Research by suggests saving is often used as a form of therapy, yet it has little therapeutic effect on your finances.

According to the data, 35% of those with debts they pay interest on say they also save - because it makes them 'feel better'.

Kevin Mountford, head of savings at, says: "I'm not surprised to hear people in debt saying that saving too makes them feel good. These 'Jekyll & Hyde' savers are driven by the peace of mind that comes from squirreling some cash away.

"It’s not a bad idea to have something set aside for a rainy day or an emergency, with the general rule of thumb being around three months’ salary.

"But savers should always consider their whole financial scenario before putting too much money away, especially if they have debt they are paying interest on.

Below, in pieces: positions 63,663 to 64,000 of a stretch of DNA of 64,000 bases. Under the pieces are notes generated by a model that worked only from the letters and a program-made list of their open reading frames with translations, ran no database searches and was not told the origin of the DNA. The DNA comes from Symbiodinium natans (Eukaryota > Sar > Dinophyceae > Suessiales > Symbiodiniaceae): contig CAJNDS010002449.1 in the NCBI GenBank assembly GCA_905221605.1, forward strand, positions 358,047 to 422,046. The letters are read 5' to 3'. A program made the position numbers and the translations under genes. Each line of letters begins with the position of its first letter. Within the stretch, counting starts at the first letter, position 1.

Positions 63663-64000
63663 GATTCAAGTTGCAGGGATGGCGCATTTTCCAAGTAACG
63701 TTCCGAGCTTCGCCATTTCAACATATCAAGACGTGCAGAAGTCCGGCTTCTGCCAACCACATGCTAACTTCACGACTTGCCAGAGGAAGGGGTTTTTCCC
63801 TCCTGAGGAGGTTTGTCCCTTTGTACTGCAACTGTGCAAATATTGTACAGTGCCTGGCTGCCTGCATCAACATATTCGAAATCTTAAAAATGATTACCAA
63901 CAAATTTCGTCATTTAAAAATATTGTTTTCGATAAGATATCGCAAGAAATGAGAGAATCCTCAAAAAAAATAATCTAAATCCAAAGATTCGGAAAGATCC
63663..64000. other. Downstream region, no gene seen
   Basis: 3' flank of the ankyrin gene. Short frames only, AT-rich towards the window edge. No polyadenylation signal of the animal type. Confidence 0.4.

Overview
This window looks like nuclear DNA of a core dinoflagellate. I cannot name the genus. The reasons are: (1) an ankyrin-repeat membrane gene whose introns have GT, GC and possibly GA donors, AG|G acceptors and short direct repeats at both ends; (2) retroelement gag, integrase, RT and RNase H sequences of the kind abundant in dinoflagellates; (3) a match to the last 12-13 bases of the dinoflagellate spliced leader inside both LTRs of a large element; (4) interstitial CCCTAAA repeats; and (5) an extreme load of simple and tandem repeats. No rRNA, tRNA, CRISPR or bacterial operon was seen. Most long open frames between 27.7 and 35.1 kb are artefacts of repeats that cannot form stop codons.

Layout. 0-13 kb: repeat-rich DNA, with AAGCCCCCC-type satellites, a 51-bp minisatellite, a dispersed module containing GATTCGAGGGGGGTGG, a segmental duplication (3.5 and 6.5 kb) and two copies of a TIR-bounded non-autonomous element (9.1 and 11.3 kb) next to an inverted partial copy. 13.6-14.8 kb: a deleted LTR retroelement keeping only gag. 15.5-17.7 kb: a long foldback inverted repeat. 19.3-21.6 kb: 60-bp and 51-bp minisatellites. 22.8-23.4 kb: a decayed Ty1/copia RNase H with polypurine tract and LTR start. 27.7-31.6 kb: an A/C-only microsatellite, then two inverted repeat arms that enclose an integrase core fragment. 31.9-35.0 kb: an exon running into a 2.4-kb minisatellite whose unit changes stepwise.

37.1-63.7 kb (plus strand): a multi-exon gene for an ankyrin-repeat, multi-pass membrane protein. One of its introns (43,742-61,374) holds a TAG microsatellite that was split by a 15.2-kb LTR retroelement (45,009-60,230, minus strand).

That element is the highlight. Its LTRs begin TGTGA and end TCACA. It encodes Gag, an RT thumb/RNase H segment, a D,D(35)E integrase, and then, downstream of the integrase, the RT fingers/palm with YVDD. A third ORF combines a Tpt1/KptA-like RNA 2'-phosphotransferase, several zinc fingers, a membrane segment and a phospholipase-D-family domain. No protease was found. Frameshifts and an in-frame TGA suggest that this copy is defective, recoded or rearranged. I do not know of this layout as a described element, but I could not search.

"Certainly, with loans hovering around 7.9% and credit cards at 15.9%, it's absolutely essential you have your savings in an account paying at least 6%.

"People also need to beware though of accounts that drop their interest rates if certain conditions aren't met. Making withdrawals or not keeping your balance within a particular range can prove costly with these accounts."